I ♥ Sarah'cudda

Cross Posted at Power and Control

posted by Simon on 11.19.08 at 05:16 PM










Comments

Would someone please explain to me where the oogedy-boogedy showed up in this election cycle at all?

Frossca   ·  November 19, 2008 6:14 PM

Frossca,

The MSM. It is a branding problem.

M. Simon   ·  November 19, 2008 7:25 PM

I think Sarah Palin showed one important thing. Most social conservatives aren't necessarily asking for someone who's going to ram religion down everyone's throats. They want someone who understands and embraces their values. They want someone who will respect their values. What makes Palin exciting is that she can sell the base on traditional Reaganist Republican ideals, and bring them around to how important that is toward preserving their value system. Republicans need to pick out a position on abortion that the rest of the population who isn't hard core on that issue is not offended by. I think you can make a governing majority with Republican ideas, but you have to stick to them, and nominate people who are willing to lead, rather than pander.

Sebastian   ·  November 19, 2008 8:40 PM

I didn't see any oogedy-boogedy in the election, either.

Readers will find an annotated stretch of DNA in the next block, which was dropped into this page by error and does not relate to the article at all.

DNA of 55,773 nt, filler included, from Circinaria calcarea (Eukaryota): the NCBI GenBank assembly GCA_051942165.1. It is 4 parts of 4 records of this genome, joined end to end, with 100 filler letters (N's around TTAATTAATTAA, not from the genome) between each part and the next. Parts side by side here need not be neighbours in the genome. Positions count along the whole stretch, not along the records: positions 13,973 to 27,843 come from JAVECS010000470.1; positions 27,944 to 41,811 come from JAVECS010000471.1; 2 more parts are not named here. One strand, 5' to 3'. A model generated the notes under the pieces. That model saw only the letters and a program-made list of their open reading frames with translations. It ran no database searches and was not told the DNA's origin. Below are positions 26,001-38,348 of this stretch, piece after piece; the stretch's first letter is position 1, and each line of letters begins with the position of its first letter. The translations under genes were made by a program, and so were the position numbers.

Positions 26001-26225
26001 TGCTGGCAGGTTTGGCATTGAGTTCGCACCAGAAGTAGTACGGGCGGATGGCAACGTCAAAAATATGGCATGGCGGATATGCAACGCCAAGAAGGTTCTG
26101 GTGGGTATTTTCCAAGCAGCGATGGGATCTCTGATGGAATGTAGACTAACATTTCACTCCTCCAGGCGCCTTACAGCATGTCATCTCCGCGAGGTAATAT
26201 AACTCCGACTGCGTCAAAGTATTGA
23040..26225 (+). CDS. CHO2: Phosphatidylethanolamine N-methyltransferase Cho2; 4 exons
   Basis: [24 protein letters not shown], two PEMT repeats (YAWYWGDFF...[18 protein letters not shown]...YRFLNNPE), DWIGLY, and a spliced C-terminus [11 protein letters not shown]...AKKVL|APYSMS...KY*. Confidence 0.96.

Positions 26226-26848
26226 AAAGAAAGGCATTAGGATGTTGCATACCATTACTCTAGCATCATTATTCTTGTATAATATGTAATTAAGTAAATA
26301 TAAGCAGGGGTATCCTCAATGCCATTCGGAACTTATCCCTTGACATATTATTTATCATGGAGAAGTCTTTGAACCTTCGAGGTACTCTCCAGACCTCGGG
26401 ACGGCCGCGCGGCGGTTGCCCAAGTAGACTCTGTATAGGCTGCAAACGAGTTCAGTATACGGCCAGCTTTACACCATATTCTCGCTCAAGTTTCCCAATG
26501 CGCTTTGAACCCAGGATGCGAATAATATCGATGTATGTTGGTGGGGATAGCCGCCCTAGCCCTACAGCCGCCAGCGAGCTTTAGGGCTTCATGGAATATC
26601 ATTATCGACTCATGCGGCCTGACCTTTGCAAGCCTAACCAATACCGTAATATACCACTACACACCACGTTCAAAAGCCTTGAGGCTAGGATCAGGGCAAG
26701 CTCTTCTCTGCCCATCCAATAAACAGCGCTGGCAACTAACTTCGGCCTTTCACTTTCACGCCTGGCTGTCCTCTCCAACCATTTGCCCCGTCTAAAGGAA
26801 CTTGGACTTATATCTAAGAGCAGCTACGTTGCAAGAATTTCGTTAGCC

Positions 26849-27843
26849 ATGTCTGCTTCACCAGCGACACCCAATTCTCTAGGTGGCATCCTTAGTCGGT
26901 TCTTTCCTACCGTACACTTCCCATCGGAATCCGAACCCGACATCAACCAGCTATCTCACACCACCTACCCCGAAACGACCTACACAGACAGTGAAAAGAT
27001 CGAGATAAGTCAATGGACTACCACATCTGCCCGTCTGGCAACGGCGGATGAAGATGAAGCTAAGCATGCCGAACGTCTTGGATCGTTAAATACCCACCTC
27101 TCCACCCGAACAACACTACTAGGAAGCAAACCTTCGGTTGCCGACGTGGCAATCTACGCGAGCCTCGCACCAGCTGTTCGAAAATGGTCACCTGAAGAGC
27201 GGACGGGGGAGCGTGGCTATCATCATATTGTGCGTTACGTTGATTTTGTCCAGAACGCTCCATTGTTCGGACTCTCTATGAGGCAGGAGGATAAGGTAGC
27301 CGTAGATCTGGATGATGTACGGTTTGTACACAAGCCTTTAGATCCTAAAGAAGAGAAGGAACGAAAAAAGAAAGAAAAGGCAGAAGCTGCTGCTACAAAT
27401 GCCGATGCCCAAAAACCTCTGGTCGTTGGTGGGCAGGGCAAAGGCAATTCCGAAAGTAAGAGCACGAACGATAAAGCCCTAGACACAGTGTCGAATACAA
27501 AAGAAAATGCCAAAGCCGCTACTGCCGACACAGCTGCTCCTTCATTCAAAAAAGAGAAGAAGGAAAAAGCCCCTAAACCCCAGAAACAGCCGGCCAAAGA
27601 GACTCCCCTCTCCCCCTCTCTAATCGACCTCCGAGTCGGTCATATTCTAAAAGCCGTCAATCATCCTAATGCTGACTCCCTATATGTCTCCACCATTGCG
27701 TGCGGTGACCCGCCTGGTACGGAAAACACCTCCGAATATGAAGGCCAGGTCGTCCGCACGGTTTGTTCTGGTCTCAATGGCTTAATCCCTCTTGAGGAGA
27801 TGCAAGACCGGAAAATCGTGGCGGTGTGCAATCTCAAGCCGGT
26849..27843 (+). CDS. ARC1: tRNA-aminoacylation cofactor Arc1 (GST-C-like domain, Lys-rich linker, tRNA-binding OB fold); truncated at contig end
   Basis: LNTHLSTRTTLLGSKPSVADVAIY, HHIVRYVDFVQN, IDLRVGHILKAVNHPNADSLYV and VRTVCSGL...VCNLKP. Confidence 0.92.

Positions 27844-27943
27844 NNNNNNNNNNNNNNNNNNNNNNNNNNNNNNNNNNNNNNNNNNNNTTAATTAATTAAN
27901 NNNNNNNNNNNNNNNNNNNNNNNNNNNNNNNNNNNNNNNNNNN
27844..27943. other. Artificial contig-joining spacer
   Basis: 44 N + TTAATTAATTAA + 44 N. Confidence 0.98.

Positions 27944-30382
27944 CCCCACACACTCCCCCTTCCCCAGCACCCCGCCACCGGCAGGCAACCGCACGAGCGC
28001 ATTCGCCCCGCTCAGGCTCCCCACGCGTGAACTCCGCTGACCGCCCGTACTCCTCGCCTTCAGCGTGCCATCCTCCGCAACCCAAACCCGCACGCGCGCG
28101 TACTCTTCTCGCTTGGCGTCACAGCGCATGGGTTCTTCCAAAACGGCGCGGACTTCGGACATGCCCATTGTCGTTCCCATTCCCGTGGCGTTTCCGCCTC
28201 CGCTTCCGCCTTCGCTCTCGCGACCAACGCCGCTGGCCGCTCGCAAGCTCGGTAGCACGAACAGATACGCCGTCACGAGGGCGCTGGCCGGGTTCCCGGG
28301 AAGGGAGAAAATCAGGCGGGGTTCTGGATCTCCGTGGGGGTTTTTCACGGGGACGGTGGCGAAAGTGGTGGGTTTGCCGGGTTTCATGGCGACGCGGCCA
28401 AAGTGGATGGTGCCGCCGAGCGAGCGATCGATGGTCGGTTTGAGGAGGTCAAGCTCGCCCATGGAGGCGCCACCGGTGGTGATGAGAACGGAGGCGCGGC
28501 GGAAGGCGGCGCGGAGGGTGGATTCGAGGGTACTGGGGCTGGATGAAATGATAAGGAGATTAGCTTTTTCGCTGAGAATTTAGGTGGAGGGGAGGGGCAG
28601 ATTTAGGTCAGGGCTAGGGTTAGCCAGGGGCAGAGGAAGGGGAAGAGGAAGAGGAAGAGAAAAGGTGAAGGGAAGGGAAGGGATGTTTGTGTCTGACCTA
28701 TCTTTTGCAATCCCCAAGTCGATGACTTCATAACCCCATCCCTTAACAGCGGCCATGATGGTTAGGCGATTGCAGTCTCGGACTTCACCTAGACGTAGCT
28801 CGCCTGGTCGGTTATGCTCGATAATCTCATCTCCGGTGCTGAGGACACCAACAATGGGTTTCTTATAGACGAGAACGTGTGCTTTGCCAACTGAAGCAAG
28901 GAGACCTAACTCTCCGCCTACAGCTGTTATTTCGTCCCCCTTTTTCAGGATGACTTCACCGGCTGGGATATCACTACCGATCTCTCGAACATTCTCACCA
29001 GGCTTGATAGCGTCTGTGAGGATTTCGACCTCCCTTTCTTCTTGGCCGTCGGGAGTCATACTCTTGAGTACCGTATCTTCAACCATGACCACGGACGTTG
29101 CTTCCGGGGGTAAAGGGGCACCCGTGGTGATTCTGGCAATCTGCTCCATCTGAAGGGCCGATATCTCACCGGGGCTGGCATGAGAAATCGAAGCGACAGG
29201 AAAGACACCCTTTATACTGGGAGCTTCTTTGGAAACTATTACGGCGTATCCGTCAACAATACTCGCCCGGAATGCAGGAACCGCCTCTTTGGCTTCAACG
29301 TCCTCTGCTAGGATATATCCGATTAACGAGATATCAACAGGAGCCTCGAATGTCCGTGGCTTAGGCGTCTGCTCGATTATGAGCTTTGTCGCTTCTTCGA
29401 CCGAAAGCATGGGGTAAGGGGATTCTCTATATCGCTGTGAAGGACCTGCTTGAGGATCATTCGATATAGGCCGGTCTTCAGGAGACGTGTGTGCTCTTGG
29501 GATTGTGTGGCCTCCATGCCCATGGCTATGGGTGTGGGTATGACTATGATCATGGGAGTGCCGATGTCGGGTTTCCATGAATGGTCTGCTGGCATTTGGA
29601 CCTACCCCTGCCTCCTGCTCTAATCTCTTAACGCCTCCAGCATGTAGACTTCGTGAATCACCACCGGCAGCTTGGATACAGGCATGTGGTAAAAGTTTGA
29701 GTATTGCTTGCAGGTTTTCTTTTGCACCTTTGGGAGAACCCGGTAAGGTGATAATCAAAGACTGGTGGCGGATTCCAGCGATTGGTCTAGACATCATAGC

The only statement that Gov. Palin made was in reference to a
"marriage" for gays and lesbians in an interview, where she said she preferred that marriage be reserved for a man and a woman at a federal level.

I'd like to hear more from her on that topic. Do civil unions offend? I don't know. Her record in Alaska indicates that they don't.

I do have reservations about her. She governs an isolated state with a population equal to the size of one or two large suburbs in the Dallas-Ft. Worth area (where I'm from), if Arlington hasn't grown larger.

Janis Gore   ·  November 19, 2008 8:45 PM

Someone is also going to have to directly address the "fears" of those who thought Bush was after a theocracy and that Sarah Palin was a religious nut and take us closer to the "desired" theocracy.